Employment lawyer explains meaning of Equal Pay Day 2016 giving a definition of the gender pay gap, highlighting gender and maternity discrimination at work.
Equal Pay Day falls on 10 November 2016 because from this day on to the end of the year women are effectively working for free as a result of earning less on average than men.
What is The Gender Pay Gap?
In the UK women currently earn on average 13.9% less than men in full time work.
From 30 April 2017, gender pay gap reporting will become compulsory for large companies. Businesses with over 250 employees will have to publish data on their website (or an alternative searchable, accessible website available to employees and the general public) detailing the ‘mean gender pay gap’, the ‘median gender pay gap’ and the ‘gender bonus gap’ all the way across their organisation.
The introduction of compulsory gender pay gap reporting has been criticised for not going far enough. There is no requirement for businesses to show how they are approaching their mean and median calculations or to take steps to improve their gender pay gap. If things continue to progress at their current pace then it will take more than 60 years to eliminate the gender pay gap. Plus, there is no monetary punishment for companies if they mis-report, or fail to report, on their gender pay gap.
Causes of The Gender Pay Gap
- Division of Labour – The type of work women do, tends to be in low skilled, lower paid jobs.
Four out of five workers in the care sector and leisure industry are female, meanwhile, only one in 10 better paid skilled trades jobs are taken up by women.
- Childcare – Women are more likely to take responsibility for childcare and put their career on hold to look after dependants or require part-time work arrangements.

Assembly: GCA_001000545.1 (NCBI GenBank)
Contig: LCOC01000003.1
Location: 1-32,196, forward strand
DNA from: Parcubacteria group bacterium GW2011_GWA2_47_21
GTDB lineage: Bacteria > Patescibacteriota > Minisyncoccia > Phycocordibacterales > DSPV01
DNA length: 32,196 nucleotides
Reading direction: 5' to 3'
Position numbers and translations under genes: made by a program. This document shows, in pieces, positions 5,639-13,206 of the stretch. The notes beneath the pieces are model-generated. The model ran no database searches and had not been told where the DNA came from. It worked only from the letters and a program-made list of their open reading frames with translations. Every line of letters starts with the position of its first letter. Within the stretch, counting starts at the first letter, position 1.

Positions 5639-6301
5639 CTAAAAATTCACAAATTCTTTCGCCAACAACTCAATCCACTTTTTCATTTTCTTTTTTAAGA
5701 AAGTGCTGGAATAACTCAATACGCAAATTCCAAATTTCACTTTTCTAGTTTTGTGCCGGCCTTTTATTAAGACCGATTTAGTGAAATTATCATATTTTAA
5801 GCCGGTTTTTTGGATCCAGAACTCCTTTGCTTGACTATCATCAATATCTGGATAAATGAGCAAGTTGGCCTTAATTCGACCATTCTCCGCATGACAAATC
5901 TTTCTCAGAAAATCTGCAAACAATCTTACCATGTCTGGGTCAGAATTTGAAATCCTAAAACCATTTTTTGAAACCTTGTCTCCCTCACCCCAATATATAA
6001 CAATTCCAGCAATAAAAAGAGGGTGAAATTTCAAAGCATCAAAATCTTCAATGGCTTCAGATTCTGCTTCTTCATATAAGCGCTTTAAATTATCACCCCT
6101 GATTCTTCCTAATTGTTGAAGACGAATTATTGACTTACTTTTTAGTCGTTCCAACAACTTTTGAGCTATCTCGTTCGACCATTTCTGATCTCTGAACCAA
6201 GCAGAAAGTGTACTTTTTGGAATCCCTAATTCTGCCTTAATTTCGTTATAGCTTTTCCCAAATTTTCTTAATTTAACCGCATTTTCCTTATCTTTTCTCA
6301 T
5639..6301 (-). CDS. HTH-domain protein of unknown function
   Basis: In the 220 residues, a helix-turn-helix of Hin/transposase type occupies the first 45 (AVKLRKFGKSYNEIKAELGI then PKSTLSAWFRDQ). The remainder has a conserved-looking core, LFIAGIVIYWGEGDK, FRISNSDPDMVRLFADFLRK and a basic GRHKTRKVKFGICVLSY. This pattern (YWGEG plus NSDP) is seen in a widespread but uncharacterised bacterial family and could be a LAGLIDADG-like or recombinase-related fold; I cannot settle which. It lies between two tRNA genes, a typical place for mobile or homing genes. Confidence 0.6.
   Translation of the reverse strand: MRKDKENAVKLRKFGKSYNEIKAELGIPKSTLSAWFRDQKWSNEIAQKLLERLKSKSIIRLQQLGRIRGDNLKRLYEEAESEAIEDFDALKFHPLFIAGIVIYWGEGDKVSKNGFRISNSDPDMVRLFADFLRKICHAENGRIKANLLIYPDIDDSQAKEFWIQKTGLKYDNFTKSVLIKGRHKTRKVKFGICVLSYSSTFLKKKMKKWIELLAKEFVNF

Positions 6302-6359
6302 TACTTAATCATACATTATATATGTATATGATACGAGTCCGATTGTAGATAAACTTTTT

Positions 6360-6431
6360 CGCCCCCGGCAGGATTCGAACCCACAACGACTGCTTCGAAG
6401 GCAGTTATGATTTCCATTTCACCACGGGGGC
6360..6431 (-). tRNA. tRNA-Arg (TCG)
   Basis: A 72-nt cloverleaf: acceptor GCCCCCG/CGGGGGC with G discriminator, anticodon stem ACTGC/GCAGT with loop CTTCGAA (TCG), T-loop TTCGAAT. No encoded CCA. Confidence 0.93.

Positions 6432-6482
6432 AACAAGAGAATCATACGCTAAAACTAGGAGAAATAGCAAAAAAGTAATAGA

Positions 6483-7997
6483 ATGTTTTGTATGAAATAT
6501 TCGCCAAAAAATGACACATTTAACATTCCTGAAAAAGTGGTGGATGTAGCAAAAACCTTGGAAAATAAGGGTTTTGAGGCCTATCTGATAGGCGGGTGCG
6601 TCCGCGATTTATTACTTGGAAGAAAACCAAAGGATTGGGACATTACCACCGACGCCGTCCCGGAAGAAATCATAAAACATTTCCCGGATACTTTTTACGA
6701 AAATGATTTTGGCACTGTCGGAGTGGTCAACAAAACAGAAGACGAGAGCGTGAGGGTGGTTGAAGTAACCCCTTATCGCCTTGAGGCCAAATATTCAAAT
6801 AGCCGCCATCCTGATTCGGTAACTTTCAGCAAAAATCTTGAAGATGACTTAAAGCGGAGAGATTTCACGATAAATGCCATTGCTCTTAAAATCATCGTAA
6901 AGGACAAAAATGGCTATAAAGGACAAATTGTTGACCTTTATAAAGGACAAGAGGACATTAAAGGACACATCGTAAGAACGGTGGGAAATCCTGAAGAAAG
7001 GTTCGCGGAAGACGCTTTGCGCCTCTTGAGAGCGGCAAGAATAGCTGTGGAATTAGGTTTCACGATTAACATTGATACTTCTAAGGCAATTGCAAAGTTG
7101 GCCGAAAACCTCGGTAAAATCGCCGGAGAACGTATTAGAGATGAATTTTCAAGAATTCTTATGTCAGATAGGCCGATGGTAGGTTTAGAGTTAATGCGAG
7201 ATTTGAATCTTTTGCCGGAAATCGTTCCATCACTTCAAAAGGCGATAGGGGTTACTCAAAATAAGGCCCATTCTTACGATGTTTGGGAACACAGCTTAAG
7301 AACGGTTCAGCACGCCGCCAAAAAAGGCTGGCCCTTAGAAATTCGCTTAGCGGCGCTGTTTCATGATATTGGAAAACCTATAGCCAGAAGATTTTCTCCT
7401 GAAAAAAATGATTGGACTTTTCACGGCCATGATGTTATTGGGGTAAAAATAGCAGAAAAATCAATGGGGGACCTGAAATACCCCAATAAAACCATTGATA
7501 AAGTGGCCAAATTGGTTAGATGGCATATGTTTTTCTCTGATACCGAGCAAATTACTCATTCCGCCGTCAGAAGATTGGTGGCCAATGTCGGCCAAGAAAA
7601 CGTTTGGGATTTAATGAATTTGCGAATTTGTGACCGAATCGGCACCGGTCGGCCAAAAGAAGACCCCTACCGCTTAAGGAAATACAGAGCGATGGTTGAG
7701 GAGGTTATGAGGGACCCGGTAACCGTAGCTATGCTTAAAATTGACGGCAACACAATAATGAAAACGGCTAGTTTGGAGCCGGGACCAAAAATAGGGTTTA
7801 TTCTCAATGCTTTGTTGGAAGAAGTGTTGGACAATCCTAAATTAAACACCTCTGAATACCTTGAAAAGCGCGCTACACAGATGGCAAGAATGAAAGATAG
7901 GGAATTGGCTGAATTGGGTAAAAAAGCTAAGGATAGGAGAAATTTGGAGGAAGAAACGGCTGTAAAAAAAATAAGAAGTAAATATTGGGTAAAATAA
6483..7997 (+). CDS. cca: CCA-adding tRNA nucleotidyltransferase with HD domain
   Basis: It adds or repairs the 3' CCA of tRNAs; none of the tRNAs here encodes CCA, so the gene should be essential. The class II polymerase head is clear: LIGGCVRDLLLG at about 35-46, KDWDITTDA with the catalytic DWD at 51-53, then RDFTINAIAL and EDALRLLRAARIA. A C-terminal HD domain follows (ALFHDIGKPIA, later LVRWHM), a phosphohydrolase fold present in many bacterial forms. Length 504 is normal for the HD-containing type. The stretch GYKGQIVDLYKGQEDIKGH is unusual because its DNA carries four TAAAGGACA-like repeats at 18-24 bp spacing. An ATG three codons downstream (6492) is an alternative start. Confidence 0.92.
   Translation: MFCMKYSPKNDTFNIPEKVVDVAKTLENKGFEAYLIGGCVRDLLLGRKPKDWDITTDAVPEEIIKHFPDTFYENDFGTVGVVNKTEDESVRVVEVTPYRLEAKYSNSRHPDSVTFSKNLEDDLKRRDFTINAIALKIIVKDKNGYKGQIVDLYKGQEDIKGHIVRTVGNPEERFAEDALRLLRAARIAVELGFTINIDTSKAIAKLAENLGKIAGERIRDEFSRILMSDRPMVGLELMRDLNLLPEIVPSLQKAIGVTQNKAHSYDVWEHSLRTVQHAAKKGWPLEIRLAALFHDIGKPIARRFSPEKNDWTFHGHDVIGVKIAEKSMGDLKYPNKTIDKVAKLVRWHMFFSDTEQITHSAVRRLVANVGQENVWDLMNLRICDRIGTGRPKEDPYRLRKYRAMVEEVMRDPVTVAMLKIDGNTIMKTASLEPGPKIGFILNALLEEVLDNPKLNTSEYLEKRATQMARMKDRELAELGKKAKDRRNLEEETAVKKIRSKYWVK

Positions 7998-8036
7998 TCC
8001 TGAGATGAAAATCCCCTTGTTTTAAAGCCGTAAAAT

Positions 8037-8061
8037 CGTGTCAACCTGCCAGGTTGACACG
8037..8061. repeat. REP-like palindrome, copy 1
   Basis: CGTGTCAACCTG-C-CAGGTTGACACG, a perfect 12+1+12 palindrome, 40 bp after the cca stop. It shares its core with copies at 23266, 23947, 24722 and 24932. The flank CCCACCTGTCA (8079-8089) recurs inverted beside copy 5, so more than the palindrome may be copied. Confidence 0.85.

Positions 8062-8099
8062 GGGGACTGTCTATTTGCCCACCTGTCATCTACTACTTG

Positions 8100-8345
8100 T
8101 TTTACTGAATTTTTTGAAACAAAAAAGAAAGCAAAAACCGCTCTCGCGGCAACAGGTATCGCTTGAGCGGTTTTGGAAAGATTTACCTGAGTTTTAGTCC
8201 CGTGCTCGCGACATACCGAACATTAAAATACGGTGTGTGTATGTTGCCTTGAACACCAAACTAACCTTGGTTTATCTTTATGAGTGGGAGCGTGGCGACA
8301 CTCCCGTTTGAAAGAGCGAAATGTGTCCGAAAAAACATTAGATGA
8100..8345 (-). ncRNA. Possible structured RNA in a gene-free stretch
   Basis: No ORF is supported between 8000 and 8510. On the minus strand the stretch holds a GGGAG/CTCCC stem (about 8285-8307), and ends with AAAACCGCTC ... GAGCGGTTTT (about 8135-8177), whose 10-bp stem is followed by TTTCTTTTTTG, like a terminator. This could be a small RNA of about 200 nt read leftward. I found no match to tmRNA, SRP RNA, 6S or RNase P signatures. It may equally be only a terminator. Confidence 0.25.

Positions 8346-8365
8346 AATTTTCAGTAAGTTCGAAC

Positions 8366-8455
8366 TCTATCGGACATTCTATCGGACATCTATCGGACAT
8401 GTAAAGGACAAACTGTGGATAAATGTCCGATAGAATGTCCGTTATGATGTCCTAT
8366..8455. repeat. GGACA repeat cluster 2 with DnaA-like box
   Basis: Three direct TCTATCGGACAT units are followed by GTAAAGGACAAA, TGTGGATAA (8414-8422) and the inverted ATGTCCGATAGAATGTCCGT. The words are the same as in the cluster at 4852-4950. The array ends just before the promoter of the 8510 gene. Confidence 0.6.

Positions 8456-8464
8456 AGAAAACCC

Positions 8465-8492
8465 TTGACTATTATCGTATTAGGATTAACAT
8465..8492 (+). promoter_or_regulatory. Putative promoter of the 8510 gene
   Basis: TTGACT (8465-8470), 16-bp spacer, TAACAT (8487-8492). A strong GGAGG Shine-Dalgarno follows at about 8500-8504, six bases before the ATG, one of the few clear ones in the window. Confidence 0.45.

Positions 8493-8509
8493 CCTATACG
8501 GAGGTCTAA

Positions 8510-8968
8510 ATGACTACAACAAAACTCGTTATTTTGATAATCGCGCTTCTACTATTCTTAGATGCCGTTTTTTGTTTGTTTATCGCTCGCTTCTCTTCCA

There has been a disappointing take up of Shared Parental Leave, which allows parents the option of sharing almost a year of leave from work.
- Top Jobs – The women in the highest paid and most senior roles are in the minority. This means brings the average pay of men in full time work up with more men working in the ‘top jobs’ in the UK than women.
- Discrimination – Women returning to work after giving birth are often pushed out of their jobs or held back from promotion opportunities because they have been away from the business during maternity leave or because they may require flexible or part time work arrangements. Plus, despite it being illegal, there are still cases where women are paid less than their male counterparts for doing the same work or work of equal business value.
If you experience pay discrimination as an employee doing work that is the same as or similar to a colleague of yours, you can claim compensation - whether it is a difference in salary, bonus payments or your benefits.
For expert legal advice or representation in an equal pay dispute call our employment law solicitors on freephone 0800 916 9060 or contact us online and we will call you.